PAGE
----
Many boards getting insufficient info on post-Covid work strategy, survey finds
The Covid-19 pandemic has required companies and their boards to take a renewed look at working practices and human capital management. But new research points to widespread differences in how much boards are involved in and informed on such strategies.
Earlier this month PwC polled 65 board directors from Fortune 1000 and private companies, along with other C-suite executives, about business priorities and decisions they're making around the future of work.
Asked to characterize their board’s involvement in the development of the company's strategy for the future of work that will be in place this fall, fewer than half (45 percent) say the board has received sufficient information from management to assess the strategy.
Only around half (54 percent) of directors say there is a high level of agreement among them with management’s proposed strategy. Roughly a third (32 percent) say the board consulted with outside experts on the strategy, and 12 percent say the board did not play a significant role in the decision.
These figures reflect divergent views on the role boards should play in company strategy. Roger Martin, former dean of the Rotman School of Management at the University of Toronto, wrote in the Harvard Business Review in 2018: ‘If the board feels it needs to do strategy for the company, it is prima facie evidence that it should fire the CEO. If a board that meets just a few days a year can do a better job of setting strategy than the CEO who is in the business 24/7, then the board has the wrong CEO.’
He added: ‘What about the other extreme where the board simply declares yea or nay to the CEO’s strategy? That is less bad but renders the board largely useless in strategy… The latter [nay] is, plainly and simply, a no-confidence vote and leads directly to the same place as above: the board should fire the CEO, if the CEO doesn’t resign first.’
Martin concluded that rather than taking either of these extremes, the right approach is ‘an iterative process in which the CEO is in charge, because it is the CEO’s job to formulate strategy, but the CEO wisely gets the maximum amount of advice from the board – assuming that the board has useful insights.’
The authors of the PwC report take a similar view: ‘Management teams… might benefit from better leveraging board perspectives. The decisions companies are making about the future of work today are unprecedented in their scale and scope, and in the long-term consequences of the potential changes. Directors can be a sounding board for these foundational decisions and provide valuable insights.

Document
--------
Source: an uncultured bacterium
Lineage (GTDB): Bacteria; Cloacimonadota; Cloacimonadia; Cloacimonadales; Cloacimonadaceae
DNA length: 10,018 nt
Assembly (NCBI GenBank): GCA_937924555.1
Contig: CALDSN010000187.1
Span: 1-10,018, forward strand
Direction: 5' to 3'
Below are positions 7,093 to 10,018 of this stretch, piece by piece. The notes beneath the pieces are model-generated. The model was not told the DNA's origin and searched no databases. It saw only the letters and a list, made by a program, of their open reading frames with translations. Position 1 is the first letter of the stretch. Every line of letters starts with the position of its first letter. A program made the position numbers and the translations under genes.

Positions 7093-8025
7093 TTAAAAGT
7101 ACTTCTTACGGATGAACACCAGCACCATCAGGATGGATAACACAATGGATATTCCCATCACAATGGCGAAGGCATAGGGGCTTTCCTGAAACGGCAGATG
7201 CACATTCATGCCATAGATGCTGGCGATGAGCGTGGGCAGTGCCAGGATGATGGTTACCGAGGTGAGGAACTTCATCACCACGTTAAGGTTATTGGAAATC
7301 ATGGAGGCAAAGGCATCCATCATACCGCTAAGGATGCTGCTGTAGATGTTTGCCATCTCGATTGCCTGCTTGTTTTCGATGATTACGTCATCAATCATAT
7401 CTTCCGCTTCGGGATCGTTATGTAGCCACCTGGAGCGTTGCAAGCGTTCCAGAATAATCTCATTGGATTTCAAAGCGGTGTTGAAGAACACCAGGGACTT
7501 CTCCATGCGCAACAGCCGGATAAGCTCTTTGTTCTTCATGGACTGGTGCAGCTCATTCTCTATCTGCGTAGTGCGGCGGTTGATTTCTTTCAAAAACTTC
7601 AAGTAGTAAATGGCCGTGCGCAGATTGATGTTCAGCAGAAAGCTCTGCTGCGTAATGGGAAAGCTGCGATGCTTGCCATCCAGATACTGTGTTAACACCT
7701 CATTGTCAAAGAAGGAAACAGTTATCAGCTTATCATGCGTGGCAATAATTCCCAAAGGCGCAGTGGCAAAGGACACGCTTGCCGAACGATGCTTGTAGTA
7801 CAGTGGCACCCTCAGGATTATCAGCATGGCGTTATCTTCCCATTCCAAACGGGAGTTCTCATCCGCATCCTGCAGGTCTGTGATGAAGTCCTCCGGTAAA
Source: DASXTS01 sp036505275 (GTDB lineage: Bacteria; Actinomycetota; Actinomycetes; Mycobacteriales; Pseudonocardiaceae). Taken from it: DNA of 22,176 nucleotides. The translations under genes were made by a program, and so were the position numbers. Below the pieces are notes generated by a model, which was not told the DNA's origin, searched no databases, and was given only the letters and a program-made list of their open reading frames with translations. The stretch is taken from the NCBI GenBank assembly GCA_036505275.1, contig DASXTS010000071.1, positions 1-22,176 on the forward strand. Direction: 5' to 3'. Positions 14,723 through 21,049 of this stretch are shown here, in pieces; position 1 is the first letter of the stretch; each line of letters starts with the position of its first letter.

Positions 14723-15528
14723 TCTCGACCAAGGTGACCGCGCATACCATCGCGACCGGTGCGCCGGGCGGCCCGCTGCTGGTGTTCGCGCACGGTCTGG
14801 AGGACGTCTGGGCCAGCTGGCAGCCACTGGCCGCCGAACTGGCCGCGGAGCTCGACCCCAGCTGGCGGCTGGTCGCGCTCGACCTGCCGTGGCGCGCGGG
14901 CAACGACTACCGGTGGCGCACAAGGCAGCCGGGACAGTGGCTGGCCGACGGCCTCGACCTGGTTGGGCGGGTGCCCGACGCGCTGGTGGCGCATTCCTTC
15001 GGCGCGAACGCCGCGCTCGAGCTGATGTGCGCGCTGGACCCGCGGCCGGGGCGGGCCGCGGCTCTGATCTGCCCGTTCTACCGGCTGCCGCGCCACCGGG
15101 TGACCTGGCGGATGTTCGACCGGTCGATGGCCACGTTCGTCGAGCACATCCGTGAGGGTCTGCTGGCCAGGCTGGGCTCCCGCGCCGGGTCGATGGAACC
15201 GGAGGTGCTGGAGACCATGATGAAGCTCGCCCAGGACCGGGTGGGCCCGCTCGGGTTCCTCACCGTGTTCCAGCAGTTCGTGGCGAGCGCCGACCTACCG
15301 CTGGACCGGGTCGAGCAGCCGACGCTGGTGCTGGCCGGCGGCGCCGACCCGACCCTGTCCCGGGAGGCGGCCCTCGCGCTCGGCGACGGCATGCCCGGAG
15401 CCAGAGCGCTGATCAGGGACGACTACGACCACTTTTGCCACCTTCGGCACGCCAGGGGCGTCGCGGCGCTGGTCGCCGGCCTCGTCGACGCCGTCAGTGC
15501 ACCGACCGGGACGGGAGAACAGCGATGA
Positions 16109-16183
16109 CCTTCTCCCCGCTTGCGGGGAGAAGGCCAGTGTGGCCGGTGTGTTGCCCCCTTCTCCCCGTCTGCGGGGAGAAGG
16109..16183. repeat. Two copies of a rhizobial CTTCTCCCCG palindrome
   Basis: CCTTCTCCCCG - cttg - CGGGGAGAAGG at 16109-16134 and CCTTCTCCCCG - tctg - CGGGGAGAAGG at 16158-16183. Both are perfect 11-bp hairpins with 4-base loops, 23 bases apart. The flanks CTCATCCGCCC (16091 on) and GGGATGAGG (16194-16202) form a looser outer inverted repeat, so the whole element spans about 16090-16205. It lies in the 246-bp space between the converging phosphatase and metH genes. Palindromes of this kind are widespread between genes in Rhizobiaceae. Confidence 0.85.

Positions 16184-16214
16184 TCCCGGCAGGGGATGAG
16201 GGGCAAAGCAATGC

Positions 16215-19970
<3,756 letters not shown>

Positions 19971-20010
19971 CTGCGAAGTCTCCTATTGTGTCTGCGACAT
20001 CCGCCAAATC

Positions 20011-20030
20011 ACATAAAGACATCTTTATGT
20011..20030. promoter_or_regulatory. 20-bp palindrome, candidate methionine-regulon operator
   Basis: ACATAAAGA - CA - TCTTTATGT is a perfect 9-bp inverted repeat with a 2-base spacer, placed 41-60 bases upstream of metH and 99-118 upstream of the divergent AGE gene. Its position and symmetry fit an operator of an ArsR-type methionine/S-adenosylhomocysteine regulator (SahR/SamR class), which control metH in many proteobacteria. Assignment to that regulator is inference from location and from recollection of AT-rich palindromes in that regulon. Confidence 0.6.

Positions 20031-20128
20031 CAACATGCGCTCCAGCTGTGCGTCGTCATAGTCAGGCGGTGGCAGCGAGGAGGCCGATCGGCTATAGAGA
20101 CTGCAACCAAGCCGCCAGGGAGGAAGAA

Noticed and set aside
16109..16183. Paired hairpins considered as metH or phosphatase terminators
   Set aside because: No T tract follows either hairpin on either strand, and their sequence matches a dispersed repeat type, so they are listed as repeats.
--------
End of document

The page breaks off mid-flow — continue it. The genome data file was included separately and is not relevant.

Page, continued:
‘It’s largely up to management to provide boards with the tools they need to oversee and weigh in on key strategy decisions, especially those in uncharted waters. But directors can also play a part in ensuring that they have the data and outside perspectives they need in order to weigh in on and appropriately challenge management’s view. Monitoring these decisions closely over the short- and medium-term, including the impact they have on workplace culture, should be on every board’s agenda.’
Meanwhile, boards need to keep close tabs on talent management as a key part of human capital management – particularly in a tight labor market. But the PwC research finds that many directors are finding this oversight more challenging in the current environment with widespread remote and hybrid working.
Almost half (49 percent) of respondents say a fully remote or hybrid workforce makes oversight of career development more difficult, versus 24 percent who say it makes it easier and 23 percent who say it makes no difference. Similar results apply to oversight of upskilling/retraining, innovation and recruitment. New working conditions have a slightly less of an impact in terms of overseeing succession planning, with 37 percent of directors saying it makes things more difficult, 34 percent saying it makes no difference and 26 percent saying it makes things easier.
‘[T]alent management can’t take a back seat just because remote workforces are hard to monitor,’ the report authors write. ‘By evaluating the elements of oversight that have become more difficult, boards and management teams can work together to fill the gaps and alleviate some of the challenges. They might do this with increased or different types of reporting, or by bringing different members of management onto the board agenda to keep directors abreast of what’s going on with the workforce.’